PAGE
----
Articles on online sales tax focus on politics

Seattle Times: Battle over Internet sales taxes rekindles in Congress

Seattle Times: Battle over Internet sales taxes rekindles in Congress

Two recent articles, one from the Seattle Times and one from the Worcester Telegram and Gazette (MA), focus on the politics of online sales tax legislation and offer incisive analyses of the current political situation.

Although it focuses largely on Amazon and its actions regarding online sales tax, the Seattle Times article includes an insightful analysis of the momentum behind online sales tax legislation and which groups support and which oppose such legislation, and why.

According to the article, momentum for online sales tax legislation is building in part because states are pushing for it:

Now state governments, many in fiscal straits, are aggressively pursuing the estimated $8.6 billion in taxes on Internet and catalog sales that went uncollected last year.

“The state legislatures are telegraphing to Congress that it’s time to act,” said professor Edward Zelinsky, an authority on tax law at Yeshiva University in New York who is following the Amazon case closely.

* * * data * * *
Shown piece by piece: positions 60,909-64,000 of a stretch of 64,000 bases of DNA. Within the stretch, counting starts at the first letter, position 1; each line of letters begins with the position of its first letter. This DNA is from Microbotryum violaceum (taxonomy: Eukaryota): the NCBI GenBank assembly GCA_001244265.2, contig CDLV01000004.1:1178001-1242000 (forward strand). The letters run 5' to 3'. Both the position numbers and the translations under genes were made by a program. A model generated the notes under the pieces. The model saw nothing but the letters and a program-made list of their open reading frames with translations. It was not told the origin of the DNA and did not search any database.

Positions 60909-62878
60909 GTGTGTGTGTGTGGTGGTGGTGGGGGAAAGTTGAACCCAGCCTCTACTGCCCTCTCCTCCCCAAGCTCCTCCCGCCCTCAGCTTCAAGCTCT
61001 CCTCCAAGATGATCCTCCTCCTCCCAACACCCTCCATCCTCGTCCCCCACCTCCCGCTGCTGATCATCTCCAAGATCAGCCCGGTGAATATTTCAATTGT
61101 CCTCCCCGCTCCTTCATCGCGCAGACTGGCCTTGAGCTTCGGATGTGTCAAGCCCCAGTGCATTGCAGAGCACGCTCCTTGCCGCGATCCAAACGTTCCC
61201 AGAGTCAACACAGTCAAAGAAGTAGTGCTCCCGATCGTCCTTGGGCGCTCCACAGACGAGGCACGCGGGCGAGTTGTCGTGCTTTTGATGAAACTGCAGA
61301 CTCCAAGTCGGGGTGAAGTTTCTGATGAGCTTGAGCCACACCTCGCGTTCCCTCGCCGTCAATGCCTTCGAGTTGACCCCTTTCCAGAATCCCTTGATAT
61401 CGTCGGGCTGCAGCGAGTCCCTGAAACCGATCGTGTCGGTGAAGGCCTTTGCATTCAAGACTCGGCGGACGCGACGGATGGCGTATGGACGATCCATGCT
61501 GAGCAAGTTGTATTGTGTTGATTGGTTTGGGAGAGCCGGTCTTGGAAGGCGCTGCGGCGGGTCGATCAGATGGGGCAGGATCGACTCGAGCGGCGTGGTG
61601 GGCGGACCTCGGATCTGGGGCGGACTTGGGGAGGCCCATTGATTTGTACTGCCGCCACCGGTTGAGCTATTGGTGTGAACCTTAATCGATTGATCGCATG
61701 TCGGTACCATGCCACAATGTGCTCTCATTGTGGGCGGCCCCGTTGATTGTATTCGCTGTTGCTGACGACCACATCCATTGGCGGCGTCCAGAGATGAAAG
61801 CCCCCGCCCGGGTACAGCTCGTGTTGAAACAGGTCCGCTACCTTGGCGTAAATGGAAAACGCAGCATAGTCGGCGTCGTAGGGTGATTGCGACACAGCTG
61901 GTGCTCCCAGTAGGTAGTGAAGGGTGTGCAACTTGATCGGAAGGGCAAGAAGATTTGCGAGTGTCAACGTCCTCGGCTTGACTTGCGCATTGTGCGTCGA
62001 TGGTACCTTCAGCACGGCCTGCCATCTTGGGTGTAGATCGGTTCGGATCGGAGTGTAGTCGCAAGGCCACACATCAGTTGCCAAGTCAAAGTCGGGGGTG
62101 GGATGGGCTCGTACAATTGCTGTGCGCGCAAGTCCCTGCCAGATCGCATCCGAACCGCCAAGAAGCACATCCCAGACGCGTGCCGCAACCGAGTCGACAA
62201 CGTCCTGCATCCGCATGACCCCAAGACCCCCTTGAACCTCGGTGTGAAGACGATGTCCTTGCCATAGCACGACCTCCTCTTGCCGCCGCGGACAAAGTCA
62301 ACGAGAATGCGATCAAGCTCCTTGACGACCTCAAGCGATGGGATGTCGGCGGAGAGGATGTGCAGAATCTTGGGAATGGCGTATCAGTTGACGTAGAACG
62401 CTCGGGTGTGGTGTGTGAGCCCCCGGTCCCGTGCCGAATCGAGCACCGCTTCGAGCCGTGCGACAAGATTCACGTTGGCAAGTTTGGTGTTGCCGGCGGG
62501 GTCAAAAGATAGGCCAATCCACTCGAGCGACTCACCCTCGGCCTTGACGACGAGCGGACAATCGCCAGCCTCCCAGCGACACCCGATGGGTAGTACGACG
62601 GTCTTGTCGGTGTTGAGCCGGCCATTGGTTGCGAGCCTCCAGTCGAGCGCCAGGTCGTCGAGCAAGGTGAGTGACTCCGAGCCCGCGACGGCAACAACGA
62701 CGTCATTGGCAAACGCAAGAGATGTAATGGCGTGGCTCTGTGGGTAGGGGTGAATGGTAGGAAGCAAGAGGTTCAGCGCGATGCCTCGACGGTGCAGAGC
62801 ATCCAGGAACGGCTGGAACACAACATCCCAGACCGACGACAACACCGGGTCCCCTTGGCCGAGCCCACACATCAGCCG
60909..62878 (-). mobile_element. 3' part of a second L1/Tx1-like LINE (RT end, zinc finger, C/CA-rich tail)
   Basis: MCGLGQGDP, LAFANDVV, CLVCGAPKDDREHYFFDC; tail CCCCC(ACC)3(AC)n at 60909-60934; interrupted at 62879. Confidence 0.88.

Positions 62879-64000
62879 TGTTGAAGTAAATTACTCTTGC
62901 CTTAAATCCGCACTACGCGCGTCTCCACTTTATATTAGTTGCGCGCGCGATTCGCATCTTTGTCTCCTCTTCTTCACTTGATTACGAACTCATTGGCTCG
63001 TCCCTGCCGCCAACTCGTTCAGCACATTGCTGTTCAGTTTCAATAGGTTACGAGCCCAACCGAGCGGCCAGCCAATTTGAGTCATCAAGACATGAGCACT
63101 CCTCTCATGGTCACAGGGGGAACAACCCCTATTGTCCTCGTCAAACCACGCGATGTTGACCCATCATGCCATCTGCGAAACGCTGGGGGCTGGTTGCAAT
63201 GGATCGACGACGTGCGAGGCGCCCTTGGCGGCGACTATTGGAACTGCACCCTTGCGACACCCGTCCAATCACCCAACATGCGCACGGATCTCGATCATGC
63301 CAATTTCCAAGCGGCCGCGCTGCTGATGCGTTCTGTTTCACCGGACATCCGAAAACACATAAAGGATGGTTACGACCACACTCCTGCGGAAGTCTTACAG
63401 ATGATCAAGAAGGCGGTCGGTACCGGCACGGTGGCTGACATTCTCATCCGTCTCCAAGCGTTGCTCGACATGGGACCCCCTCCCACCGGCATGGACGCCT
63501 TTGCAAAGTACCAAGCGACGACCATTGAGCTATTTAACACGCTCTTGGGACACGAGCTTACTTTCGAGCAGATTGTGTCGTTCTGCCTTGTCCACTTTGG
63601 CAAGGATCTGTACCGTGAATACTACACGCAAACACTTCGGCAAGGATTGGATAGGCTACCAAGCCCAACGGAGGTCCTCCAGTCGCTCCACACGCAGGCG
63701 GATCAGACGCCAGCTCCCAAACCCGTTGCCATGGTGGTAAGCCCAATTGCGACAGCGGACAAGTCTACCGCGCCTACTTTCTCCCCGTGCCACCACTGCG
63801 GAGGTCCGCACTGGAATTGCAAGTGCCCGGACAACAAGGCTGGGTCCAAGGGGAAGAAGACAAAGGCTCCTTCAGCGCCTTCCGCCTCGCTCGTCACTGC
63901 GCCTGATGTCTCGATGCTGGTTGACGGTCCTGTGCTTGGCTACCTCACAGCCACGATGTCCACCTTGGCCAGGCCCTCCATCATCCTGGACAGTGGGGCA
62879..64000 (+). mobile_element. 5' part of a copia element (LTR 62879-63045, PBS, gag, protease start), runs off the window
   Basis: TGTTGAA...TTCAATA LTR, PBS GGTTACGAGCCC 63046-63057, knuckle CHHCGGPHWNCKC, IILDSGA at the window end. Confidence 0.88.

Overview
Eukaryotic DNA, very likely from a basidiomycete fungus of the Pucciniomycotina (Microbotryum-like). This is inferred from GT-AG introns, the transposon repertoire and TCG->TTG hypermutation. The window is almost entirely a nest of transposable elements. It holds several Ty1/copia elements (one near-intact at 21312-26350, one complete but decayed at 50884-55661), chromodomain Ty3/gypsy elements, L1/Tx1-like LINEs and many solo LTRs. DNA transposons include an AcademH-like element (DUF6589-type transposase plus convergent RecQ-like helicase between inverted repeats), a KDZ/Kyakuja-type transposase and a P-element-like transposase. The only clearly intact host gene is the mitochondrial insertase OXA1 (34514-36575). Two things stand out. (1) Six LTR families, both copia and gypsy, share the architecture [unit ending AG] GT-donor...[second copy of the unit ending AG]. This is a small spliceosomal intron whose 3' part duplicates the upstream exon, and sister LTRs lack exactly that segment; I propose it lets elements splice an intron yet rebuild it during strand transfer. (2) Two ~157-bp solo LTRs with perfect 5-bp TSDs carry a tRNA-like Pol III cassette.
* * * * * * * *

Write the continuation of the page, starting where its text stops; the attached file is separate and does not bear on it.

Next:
The Worcester Telegram and Gazette article hardly mentions Amazon at all, but it includes a similar analysis of the movement toward online sales tax collection. It quotes several state and federal lawmakers, more than we’ve seen quoted in any other article, and considers the various types of legislation in play.

In just one example of its political analysis, the article considers why lawmakers changed the name of the Main Street Fairness Act:

Politics is at play, Mr. Delahunt said, with “significant players such as Amazon and E-Bay” playing on “the nervousness in Washington about getting near anything that may be misinterpreted” as raising taxes. He quickly rebranded his “streamlined sales tax” bill to the “Main Street Fairness Act” but it had little effect.

We were also interested to see in this article a figure we hadn’t yet seen in any other publication:

For example, Georgia, which joined the coalition this year, collected $264,000 in the first three months of this year in taxes it would not have otherwise had, Mr. Peterson said, a rate that will increase as more states join and more companies agree.

Overall, these are terrific articles for those interested in what’s going on behind the scenes in the push for online sales tax legislation.

One small note of concern: Both articles suggest that the Main Street Fairness Act will be introduced either this week or next, but we are unsure of such predictions. We do know that quite a few legislators are working tirelessly on this bill. Given the gravity of this issue for states, retailers, and citizens, our representatives in DC are understandably proceeding with prudence and deliberate diligence to ensure broad bipartisan support from both chambers of Congress—not an easy task in today’s contentious and frequently divisive political climate.


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